A few days later, a re-post of Brene Brown’s October 9, 2019 post “Doubling Down on Love” reminded me that Love is my fuel for living.

Somehow, Love vacated my brain with all the political divisiveness, nationalism, racism, sexism and fear running rampant in our world and in the media. Without Love, my hope was stifled and I was left an angry and empty shell.

You see, I believe in a higher power, an energy, a life force, that is greater than us. I believe it is LOVE. I also call it God.

I do believe that in the end, Love wins and that Love is for everyone. I believe this so strongly in fact, that I have a little “M” stylized in the shape of a heart tattooed on my torso to remind me of Love.  But, for most of this past year, Love felt very far away.

I am finding my way back to Love again. Brene Brown quotes bell hooks:

Individuals who choose to love can and do alter our lives in ways that honor the primacy of a love ethic. We do this by choosing to work with individuals we admire and respect; by committing to give our all to relationships; by embracing a global vision wherein we see our lives and our fate as intimately connected to those of everyone else on the planet. Commitment to a love ethic transforms our lives by offering us a different set of values to live by. In large and small ways, we make choices based on a belief that honesty, openness, and personal integrity need to be expressed in public and private decisions.”

Darkness Doesn’t Last Always

Lastly, in this season of short daylight hours, darkness pervades our days. A meditation from Fr. Richard Rohr landed in my inbox this week. He writes “Advent is a time of waiting, a time of hoping without knowing . . . take time to allow the Advent darkness to do its work as well.” (Waiting and Unknowing, Sunday, December 1, 2019)

He goes on to write that at times in our lives, we all take “ . . . a dark journey, a path where we must discover for ourselves that grace, love, mercy, and forgiveness are absolutely necessary for survival in an uncertain world. You only need enough clarity to know how to live without certitude! . . .  People who live in this way never stop growing, are not easily defeated, are wise and compassionate, and frankly, are fun to live with. They have a quiet and confident joy.”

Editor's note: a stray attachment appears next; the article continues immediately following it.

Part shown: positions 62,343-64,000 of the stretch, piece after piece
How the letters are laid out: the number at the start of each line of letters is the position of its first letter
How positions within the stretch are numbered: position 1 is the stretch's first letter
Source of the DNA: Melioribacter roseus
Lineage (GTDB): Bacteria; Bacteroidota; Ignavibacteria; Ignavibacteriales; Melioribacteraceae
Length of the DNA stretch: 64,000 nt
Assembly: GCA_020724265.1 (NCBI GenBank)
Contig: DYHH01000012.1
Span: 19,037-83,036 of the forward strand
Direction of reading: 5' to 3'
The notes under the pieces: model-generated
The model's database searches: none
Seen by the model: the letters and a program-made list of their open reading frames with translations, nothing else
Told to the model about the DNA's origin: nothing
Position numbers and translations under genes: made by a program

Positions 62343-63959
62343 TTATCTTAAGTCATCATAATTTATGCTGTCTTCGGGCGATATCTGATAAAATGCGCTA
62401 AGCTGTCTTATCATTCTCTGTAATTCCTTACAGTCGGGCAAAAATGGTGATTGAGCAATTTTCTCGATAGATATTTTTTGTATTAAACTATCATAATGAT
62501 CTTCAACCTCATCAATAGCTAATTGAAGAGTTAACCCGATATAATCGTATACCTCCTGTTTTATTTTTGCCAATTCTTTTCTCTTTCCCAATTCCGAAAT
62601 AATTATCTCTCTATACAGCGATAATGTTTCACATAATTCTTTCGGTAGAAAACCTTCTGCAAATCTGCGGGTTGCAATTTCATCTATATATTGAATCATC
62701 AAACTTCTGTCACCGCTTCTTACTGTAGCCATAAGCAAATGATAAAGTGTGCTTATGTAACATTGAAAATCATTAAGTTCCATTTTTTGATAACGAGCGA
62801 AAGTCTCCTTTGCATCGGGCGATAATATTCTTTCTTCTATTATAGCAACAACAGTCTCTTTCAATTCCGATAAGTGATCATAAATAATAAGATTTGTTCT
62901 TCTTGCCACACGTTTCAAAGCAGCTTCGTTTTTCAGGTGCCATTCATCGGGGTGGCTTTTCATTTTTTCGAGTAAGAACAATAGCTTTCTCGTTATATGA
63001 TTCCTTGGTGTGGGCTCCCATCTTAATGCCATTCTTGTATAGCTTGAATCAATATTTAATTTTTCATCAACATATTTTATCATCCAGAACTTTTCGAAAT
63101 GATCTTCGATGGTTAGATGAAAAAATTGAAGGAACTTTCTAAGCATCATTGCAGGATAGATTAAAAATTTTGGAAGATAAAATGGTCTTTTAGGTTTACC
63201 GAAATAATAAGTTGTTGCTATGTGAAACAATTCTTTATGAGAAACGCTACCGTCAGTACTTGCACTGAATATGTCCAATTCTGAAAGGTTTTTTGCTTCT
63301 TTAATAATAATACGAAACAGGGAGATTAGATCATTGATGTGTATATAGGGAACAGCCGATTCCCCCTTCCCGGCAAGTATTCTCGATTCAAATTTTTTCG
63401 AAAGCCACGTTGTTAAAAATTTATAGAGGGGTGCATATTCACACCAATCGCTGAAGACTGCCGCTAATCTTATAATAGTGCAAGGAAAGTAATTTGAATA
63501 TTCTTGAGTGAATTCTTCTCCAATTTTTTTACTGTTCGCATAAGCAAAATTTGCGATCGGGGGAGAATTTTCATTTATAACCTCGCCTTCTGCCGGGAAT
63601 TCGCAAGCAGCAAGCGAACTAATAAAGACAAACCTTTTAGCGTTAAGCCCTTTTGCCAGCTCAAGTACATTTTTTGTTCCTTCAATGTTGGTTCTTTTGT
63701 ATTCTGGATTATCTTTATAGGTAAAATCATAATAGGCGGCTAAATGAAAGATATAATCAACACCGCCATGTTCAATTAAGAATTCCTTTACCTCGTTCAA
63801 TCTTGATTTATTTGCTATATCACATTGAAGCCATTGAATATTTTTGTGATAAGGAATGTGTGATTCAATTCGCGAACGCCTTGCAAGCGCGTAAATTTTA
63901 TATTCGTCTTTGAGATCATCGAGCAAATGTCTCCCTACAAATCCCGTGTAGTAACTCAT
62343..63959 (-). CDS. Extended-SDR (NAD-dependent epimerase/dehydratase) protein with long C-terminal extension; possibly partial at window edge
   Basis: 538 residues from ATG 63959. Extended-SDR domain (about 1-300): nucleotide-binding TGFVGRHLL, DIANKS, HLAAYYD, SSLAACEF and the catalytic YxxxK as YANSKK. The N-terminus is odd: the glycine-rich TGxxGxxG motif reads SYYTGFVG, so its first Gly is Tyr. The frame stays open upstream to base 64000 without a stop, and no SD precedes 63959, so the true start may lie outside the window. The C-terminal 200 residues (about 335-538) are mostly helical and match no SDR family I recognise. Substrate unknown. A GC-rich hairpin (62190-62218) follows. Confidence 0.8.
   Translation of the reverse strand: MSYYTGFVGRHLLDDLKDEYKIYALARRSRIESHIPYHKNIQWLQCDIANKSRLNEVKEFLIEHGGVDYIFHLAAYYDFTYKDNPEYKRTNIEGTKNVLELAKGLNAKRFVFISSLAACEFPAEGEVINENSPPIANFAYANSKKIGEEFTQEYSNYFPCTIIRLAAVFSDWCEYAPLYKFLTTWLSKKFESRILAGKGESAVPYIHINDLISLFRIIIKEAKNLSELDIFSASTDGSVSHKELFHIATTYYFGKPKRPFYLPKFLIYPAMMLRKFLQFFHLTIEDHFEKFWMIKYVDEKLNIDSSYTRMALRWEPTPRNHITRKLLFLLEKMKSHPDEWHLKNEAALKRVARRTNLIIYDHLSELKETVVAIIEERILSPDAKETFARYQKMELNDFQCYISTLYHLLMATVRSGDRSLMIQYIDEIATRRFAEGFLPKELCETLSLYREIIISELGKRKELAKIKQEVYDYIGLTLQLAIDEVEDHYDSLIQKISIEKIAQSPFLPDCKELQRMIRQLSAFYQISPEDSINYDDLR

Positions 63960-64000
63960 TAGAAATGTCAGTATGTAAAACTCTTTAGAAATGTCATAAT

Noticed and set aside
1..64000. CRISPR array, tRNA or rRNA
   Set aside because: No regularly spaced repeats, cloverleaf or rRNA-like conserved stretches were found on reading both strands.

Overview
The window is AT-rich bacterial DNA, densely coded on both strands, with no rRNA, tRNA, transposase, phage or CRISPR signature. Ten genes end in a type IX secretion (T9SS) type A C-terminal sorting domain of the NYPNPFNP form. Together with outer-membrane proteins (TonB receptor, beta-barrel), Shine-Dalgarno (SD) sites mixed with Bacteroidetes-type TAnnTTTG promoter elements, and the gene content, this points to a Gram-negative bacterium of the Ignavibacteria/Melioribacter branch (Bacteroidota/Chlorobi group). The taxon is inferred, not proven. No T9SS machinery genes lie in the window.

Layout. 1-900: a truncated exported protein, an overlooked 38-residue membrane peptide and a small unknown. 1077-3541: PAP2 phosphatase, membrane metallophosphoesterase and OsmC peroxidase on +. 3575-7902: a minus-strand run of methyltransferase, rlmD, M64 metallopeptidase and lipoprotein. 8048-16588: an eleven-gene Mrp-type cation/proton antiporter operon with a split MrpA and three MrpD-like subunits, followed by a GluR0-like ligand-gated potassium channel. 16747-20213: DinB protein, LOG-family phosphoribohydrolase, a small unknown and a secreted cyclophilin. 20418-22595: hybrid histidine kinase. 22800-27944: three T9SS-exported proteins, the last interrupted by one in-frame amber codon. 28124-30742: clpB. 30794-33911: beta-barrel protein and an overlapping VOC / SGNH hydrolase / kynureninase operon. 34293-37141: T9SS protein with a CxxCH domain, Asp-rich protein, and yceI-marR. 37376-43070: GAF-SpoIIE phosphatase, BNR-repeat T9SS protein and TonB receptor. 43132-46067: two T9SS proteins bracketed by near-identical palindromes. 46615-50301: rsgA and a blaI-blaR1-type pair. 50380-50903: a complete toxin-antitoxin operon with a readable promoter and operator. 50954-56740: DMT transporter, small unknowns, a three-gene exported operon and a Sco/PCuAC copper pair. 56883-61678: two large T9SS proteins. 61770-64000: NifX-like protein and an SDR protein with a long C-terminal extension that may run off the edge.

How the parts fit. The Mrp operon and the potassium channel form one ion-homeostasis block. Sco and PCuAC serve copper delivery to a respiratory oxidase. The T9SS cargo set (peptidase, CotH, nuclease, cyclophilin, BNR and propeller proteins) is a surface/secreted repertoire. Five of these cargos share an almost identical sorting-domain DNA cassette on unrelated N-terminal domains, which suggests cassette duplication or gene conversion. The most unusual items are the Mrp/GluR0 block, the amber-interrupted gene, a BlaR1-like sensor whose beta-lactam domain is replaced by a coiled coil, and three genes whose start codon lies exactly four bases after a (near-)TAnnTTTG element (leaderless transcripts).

Yes, yes and YES! That is what I want!

My period of darkness and doubt was, and is, a good and necessary teacher. Because of that, I re-commit myself to:

  • Creating margin, white space, on my calendar for reflection and rejuvenation so I can always circle back to Love.
  • Reading novels, listening to podcasts and reading blogs that delight my imagination and trigger creativity.
  • Making sleep a priority. A rested body and mind can handle adversity so much better.
  • Making physical activity a priority — and not just farm work!
  • Making self-care a priority — physical, spiritual and emotional. It’s not selfish to take time for what I need. In fact, I will serve our staff and customers at a higher level when I am well and rested.

The holidays can be a difficult time for many people as the sparkle, hype and expectations exacerbate feelings of uncertainty and hopelessness. We need to sit with it, not run from it, but rather name it and work through it.

Because of my own struggles with darkness, maybe I am better equipped to feel the struggles of others and be Light for them on their path.

In the dark,
Found light
Brighter than many ever see.
Within herself,
Found loveliness,
Through the soul’s own mastery.
And now the world receives
From her dower:
The message of the strength
Of inner power.

—Langston Hughes [1]

[1] Langston Hughes, “Helen Keller,” The Collected Poems of Langston Hughes, ed. Arnold Rampersad, assoc. ed David Roessel (Alfred A. Knopf: 1994), 146. Copyright 1994 by the Langston Hughes Estate.